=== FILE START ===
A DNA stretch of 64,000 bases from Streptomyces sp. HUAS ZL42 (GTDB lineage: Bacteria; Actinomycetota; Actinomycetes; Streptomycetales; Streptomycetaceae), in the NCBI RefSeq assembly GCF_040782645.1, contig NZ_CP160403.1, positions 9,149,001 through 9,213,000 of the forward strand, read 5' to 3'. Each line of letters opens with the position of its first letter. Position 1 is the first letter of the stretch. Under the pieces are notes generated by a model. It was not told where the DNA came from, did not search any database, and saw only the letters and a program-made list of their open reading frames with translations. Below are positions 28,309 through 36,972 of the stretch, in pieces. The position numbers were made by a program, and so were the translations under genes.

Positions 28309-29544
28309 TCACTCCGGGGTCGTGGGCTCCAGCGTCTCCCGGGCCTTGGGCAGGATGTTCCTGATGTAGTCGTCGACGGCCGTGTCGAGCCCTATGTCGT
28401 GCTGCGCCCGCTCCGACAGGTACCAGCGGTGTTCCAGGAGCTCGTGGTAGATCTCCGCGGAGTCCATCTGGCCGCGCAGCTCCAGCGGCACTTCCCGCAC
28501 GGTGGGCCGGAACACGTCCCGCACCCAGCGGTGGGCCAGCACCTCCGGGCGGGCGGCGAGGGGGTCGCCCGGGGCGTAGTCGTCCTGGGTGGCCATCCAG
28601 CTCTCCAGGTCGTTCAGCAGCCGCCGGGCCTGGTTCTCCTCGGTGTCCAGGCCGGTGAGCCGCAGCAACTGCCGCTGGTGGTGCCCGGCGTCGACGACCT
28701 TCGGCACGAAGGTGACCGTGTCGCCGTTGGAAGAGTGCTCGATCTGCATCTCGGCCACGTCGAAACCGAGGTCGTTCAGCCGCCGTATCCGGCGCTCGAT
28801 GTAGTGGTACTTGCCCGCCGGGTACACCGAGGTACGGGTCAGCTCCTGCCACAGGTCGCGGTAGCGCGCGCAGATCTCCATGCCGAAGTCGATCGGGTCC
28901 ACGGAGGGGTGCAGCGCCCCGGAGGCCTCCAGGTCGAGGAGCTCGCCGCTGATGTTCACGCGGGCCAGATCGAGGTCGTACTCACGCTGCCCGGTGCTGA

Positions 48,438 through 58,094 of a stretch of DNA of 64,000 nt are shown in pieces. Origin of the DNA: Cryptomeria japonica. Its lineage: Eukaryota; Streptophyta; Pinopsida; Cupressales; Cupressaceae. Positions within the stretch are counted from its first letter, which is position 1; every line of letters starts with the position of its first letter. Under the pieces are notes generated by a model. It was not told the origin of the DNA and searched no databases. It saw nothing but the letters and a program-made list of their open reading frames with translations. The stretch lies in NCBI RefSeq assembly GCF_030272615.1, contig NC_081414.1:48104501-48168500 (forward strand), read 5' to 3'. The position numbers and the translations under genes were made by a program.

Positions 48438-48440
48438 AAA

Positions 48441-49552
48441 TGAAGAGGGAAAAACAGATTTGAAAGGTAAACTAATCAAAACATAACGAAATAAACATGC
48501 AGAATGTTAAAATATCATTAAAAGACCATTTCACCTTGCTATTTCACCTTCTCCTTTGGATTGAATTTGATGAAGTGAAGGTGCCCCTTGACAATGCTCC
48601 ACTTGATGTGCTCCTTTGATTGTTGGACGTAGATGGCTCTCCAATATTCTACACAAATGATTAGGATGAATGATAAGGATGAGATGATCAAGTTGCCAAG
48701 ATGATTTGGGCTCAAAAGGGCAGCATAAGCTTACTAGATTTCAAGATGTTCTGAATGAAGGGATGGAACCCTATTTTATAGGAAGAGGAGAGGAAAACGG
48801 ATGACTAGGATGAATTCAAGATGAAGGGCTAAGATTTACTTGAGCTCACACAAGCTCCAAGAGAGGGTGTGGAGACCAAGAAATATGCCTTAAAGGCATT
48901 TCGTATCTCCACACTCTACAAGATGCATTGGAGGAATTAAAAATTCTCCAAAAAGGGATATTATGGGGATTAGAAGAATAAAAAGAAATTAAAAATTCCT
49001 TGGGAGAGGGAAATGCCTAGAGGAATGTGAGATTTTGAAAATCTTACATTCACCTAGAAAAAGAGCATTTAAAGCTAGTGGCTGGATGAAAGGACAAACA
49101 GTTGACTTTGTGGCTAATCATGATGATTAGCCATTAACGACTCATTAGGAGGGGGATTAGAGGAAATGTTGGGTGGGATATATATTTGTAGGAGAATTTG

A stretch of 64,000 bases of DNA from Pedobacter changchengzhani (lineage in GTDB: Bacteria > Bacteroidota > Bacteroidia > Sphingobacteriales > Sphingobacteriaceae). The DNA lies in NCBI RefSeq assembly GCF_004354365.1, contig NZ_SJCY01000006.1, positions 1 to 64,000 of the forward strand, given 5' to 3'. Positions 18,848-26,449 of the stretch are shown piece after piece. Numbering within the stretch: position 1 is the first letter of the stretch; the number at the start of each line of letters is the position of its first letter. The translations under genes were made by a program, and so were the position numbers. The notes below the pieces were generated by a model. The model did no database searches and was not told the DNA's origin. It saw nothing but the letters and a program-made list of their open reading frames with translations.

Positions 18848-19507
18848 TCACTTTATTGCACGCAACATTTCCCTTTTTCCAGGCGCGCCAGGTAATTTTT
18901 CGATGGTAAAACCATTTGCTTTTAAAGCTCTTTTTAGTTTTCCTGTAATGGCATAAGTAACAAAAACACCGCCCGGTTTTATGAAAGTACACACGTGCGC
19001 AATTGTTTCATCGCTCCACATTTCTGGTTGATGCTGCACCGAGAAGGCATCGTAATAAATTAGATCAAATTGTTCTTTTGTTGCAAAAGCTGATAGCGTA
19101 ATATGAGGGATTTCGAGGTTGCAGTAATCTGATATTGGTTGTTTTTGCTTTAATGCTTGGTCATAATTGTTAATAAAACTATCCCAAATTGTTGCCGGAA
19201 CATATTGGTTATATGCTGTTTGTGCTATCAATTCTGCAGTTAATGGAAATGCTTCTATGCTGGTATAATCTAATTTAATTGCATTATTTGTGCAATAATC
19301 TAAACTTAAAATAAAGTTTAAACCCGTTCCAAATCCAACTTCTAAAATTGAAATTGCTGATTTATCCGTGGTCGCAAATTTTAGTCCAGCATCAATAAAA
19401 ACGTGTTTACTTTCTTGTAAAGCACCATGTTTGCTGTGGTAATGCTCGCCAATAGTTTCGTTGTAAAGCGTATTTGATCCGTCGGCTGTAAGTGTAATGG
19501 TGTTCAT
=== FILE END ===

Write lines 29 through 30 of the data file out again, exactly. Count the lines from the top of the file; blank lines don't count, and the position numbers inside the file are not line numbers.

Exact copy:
19301 TAAACTTAAAATAAAGTTTAAACCCGTTCCAAATCCAACTTCTAAAATTGAAATTGCTGATTTATCCGTGGTCGCAAATTTTAGTCCAGCATCAATAAAA
19401 ACGTGTTTACTTTCTTGTAAAGCACCATGTTTGCTGTGGTAATGCTCGCCAATAGTTTCGTTGTAAAGCGTATTTGATCCGTCGGCTGTAAGTGTAATGG